Refillable Device for Drug Delivery Past the Blood-Brain Barrier: Interview with Mike Maglin, CEO at CraniUS

Refillable Device for Drug Delivery Past the Blood-Brain Barrier: Interview with Mike Maglin, CEO at CraniUS
Refillable Device for Drug Delivery Past the Blood-Brain Barrier: Interview with Mike Maglin, CEO at CraniUS


CraniUS, a medtech company based in Baltimore, has developed the NeuroPASS drug delivery system. The technology is designed to deliver drugs to the brain, and it can bypass the blood-brain barrier. This layer of specialized endothelium significantly restricts which drug molecules can enter the brain, normally greatly limiting treatment options for patients with brain-based disease.

The NeuroPASS device is implanted into the skull, where it sits under the scalp. The device inserts catheters into the brain tissue which allow for controlled infusions of drug when required. The implant can be easily refilled from outside, allowing for long-term, minimally invasive drug treatment. It is also wireless and can even be charged wirelessly.

Here’s a quick video introducing the technology:

Medgadget had the opportunity to discuss the technology with Mike Maglin, CEO at CraniUS.

Conn Hastings, Medgadget: Please give us an overview of the blood-brain barrier, and how it affects treatment for a variety of brain-based conditions.

Mike Maglin, CraniUS: The blood-brain barrier serves as a formidable defense mechanism, protecting the brain from potential harmful substances while allowing essential nutrients to pass through. This selective barrier, composed of specialized endothelial cells, tight junctions, and astrocytes, prevents many therapeutic agents (medicine delivered systemically through pill form or via the bloodstream) from reaching the brain, posing a significant challenge for treating various brain-based conditions.  Over 95% of therapeutic drugs’ effectiveness is blocked by the blood brain barrier.

Medgadget: What existing techniques are used to bypass this barrier? How are they suboptimal?

Mike Maglin: There are several existing techniques that have been employed to bypass the blood-brain barrier but often face limitations that hinder their efficacy (I would refrain from calling out other companies here). These limitations include the following:

  • In-hospital administration through external catheters that can cause infection over time.  In addition, it isn’t sustainable to have patients in-hospital for months at a time seeking this type of treatment.
  • Inability to chronically deliver medicine through “one and done” delivery mechanisms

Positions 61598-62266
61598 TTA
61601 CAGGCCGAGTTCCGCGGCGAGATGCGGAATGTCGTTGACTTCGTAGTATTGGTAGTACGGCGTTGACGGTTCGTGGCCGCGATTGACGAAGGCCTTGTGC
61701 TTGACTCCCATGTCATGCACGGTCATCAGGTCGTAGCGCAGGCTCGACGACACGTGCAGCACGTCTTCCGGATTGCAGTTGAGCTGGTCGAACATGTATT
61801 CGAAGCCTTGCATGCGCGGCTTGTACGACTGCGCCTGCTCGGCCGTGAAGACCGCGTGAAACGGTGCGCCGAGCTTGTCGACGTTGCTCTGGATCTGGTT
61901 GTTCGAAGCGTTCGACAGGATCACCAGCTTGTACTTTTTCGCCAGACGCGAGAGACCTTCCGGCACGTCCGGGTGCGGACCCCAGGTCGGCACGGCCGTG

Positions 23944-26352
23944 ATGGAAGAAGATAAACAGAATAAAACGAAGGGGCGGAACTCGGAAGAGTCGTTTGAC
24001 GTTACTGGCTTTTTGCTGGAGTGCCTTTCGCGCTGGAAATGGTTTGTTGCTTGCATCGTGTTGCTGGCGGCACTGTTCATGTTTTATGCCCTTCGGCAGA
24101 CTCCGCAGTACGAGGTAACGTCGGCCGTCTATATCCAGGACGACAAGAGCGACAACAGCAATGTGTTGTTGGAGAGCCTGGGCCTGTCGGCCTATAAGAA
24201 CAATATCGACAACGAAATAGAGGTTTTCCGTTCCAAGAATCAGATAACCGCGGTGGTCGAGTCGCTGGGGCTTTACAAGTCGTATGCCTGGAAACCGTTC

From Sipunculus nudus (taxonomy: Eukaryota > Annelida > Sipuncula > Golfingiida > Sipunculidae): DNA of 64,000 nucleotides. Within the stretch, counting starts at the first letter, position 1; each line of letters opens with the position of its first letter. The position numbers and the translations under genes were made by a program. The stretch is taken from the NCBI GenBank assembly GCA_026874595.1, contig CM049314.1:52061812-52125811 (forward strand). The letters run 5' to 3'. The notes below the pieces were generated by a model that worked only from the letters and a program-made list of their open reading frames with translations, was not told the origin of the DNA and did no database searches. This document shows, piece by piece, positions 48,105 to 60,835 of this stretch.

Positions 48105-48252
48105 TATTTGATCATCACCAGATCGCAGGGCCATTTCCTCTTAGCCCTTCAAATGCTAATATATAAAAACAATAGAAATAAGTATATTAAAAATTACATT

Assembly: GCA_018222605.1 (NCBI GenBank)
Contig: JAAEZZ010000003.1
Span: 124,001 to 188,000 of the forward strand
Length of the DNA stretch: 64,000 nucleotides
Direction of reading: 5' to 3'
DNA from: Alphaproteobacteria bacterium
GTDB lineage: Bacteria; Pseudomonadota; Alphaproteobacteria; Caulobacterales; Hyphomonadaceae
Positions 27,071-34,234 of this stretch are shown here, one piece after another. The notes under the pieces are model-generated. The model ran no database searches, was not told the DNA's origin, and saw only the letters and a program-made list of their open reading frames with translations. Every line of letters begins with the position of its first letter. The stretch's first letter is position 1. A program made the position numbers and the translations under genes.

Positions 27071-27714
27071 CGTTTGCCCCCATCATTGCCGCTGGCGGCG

• Inability to easily refill medicine for some implanted devices
  • Inability to change flow rates and monitor patient care remotely
  • Not MRI safe or compatible. The NeuroPass device resides in important real estate in the skull space with close proximity and access to the brain

Medgadget: What inspired you to develop a drug delivery device that could circumvent the blood-brain barrier? 

Mike Maglin: The motivation to develop a drug delivery device capable of circumventing the blood-brain barrier stems from the urgency to revolutionize brain treatment. Witnessing millions of patients struggling with limited treatment options and recognizing the potential of innovative medical technology compelled Dr. Gordon and our team to embark on this endeavor. The NeuroPass device serves as a platform that has the potential to be drug agnostic and treat several chronic brain diseases.

Medgadget: Please give us an overview of the NeuroPASS device, how it is used and what conditions it is suitable for.

Mike Maglin: The NeuroPASS device is a groundbreaking solution designed to navigate the challenges posed by the blood-brain barrier. It is the first fully implantable, wireless medical device that enables chronic and direct delivery of medicine to the brain.  It is easily refillable, rechargeable from a distance, and sits invisible under the skin in the skull space.

It is a minimally invasive implantable device that utilizes convection-enhanced delivery (CED) to precisely administer therapeutic agents to the brain. NeuroPASS is suitable for a spectrum of brain-based conditions, ranging from neurodegenerative diseases to brain tumors.

Medgadget: How does the device work? What is convection-enhanced delivery?

Mike Maglin: The device operates by inserting catheters into the brain tissue driven by a pump, allowing for the controlled infusion of therapeutic agents. Convection-enhanced delivery leverages pressure gradients to distribute these agents throughout the affected region with unparalleled precision, overcoming the limitations of passive diffusion.

Medgadget: What are the next steps for the technology, and how do you plan to achieve them?

Mike Maglin: CraniUS recently completed a breakthrough pre-clinical study successfully demonstrating convection enhanced delivery in a swine model. Our roadmap for advancing this technology entails rigorous testing, refinement, and collaboration with experts in neurology, neurosurgery, and medical engineering. We aim to optimize the device’s design for enhanced safety, reliability, and patient comfort and are targeting FDA IND submission and approval in late 2024 to conduct a Phase I first-in-human study in 2025.

The NeuroPASS device represents a significant leap forward in addressing the challenges posed by the blood-brain barrier. By harnessing the power of convection-enhanced delivery, we aspire to transform the landscape of brain treatment and offer hope to countless individuals and their families who have long awaited more effective therapeutic options.

CAUTION – The NeuroPASS device is an investigational device limited by Federal (or United States) law to investigational use and is not available for commercial distribution

Link: CraniUS homepage…

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